UCI confirms team quotas for Tokyo Olympics road cycling events

Great Britain men's team have four riders for the road race while the women have just two places

The UCI has confirmed the number of rider spots each nation will receive for the 2020 Tokyo Olympic Games road cycling events.

The maximum number of places each nation can receive for the road race events is five for the men’s race and four places for the women’s race. The respective pelotons for each race will be made up of 130 riders and 67 riders.

>>> Great Britain men’s team have four riders for the road race while the women have just two places

With qualification based on the UCI World Ranking, Great Britain will only take four riders – having had five in London 2012 and Rio 2016 – after finishing 11th in the nations ranking. GB will have the maximum of two spots in the men’s time trial however, after Alex Dowsett secured a second spot thanks to his fifth place finish in the time trial at the World Championships in September.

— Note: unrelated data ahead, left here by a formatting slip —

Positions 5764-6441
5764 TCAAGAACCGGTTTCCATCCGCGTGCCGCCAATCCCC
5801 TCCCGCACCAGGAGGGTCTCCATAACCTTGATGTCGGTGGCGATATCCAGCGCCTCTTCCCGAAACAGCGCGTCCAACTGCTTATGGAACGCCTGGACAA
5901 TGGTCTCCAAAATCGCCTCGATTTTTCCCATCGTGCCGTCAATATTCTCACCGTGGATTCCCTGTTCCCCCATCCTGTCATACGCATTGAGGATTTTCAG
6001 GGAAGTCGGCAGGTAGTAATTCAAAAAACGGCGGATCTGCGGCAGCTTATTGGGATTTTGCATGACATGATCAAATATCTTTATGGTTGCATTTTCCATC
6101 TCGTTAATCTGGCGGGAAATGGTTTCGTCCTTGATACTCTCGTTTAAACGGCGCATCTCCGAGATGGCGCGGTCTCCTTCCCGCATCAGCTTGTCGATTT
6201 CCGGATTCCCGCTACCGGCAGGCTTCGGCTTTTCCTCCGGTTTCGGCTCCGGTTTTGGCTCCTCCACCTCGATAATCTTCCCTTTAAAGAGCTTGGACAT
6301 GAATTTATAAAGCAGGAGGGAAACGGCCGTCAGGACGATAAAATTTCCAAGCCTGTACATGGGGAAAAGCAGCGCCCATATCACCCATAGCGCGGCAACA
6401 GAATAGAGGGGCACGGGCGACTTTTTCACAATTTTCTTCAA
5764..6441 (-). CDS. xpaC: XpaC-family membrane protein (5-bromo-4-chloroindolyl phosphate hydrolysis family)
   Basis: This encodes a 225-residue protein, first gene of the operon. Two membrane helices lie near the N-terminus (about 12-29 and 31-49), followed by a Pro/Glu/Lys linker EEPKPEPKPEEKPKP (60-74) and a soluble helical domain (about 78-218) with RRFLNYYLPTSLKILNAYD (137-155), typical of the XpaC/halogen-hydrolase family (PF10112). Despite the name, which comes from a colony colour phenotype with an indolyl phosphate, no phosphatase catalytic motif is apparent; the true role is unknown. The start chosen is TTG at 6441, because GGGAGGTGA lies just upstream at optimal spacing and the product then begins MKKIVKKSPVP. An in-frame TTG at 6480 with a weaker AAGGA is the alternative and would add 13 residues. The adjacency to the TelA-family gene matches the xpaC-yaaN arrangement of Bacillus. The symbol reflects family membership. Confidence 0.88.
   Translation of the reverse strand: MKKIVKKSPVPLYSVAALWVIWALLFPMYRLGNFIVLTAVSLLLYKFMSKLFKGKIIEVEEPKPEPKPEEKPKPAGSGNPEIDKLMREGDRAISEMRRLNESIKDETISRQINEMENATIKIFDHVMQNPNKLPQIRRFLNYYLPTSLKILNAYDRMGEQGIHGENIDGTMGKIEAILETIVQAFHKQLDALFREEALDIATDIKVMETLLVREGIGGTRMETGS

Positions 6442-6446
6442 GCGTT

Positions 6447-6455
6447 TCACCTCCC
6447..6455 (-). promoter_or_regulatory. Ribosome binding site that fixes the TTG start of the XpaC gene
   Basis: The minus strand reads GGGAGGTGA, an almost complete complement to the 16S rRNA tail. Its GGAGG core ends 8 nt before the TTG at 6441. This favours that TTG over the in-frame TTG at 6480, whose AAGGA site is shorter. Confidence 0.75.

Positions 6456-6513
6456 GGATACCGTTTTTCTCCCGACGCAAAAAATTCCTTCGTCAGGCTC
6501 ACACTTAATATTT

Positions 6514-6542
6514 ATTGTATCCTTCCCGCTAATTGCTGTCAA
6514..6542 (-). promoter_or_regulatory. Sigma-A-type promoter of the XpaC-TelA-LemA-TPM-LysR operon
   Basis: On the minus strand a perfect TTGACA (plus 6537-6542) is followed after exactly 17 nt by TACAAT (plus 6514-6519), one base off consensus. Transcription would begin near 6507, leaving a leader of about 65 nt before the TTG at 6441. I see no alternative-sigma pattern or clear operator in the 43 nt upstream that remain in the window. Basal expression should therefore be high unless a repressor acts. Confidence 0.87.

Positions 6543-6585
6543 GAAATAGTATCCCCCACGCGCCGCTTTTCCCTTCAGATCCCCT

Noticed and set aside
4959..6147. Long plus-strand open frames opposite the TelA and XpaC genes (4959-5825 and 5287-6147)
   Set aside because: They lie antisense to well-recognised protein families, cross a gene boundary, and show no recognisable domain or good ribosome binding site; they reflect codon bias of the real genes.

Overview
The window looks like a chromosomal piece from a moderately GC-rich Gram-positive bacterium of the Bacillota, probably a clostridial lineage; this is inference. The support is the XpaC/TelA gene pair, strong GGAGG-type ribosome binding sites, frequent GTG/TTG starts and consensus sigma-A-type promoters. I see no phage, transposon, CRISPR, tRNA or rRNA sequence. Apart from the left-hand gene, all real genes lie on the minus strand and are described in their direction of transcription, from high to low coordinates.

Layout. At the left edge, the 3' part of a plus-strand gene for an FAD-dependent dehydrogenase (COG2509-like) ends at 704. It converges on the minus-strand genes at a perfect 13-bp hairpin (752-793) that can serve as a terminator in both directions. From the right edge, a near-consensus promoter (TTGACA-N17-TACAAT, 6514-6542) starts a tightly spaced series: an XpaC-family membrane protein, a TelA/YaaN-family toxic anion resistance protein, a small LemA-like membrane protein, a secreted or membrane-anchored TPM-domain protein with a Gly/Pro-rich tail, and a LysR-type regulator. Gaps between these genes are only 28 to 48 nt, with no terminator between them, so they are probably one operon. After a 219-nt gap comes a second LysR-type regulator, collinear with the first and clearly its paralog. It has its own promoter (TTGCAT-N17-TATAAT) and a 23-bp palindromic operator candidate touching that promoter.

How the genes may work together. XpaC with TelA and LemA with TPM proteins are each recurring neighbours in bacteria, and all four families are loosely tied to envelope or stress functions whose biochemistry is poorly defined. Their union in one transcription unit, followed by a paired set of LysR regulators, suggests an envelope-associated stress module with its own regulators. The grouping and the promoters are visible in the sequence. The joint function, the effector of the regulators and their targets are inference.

Teams with five spots include Belgium, Colombia, France, Italy, the Netherlands and Spain. Great Britian is among the seven teams that have received four places for the mountainous course in Tokyo.

The GB women’s team will also take one less rider than in Rio, with just two spots instead of three after they also finished 11th in the World Ranking. The women’s team will have just one place in the time trial; the same as in 2016.

Australia, Germany, Italy, the Netherlands and USA are the teams allocated the maximum spots for the road race.

Lizzie Deignan is almost certain to lead the GB team in the road race, and this year travelled to Japan alongside Hannah Barnes to recon the course.



Chris Froome has made no secret about his desire to combine winning a fifth Tour de France with a shot at Olympic gold in 2020, though his inclusion will heavily depend on how he recovers from the injuries suffered at the Critérium du Dauphiné in June.

The Yates brothers Adam and Simon, as well as 2018 Tour de France winner Geraint Thomas could be potential inclusions in the GB men’s road race squad.

Greg Van Avermaet is the defending Olympic champion, although is unlikely to feature in 2020 considering the difficulty of the course around Mount Fuji next July.

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